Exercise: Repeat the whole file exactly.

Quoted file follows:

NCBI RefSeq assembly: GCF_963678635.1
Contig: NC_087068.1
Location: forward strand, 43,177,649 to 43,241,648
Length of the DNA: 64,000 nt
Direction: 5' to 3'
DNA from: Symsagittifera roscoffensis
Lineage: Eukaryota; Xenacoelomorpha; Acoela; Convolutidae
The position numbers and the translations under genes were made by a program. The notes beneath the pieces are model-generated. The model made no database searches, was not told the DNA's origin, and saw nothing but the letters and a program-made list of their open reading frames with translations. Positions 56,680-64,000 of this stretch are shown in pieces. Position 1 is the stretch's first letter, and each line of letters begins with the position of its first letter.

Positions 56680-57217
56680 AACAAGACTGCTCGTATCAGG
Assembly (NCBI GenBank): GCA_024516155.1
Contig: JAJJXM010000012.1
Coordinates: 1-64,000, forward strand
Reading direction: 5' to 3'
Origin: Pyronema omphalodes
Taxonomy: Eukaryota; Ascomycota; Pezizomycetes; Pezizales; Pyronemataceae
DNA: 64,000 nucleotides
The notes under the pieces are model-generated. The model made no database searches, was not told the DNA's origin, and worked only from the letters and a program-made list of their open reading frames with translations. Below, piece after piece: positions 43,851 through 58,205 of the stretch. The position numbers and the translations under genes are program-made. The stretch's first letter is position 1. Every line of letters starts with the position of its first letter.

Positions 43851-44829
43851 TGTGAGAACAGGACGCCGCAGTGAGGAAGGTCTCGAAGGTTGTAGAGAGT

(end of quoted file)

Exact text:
NCBI RefSeq assembly: GCF_963678635.1
Contig: NC_087068.1
Location: forward strand, 43,177,649 to 43,241,648
Length of the DNA: 64,000 nt
Direction: 5' to 3'
DNA from: Symsagittifera roscoffensis
Lineage: Eukaryota; Xenacoelomorpha; Acoela; Convolutidae
The position numbers and the translations under genes were made by a program. The notes beneath the pieces are model-generated. The model made no database searches, was not told the DNA's origin, and saw nothing but the letters and a program-made list of their open reading frames with translations. Positions 56,680-64,000 of this stretch are shown in pieces. Position 1 is the stretch's first letter, and each line of letters begins with the position of its first letter.

Positions 56680-57217
56680 AACAAGACTGCTCGTATCAGG
Assembly (NCBI GenBank): GCA_024516155.1
Contig: JAJJXM010000012.1
Coordinates: 1-64,000, forward strand
Reading direction: 5' to 3'
Origin: Pyronema omphalodes
Taxonomy: Eukaryota; Ascomycota; Pezizomycetes; Pezizales; Pyronemataceae
DNA: 64,000 nucleotides
The notes under the pieces are model-generated. The model made no database searches, was not told the DNA's origin, and worked only from the letters and a program-made list of their open reading frames with translations. Below, piece after piece: positions 43,851 through 58,205 of the stretch. The position numbers and the translations under genes are program-made. The stretch's first letter is position 1. Every line of letters starts with the position of its first letter.

Positions 43851-44829
43851 TGTGAGAACAGGACGCCGCAGTGAGGAAGGTCTCGAAGGTTGTAGAGAGT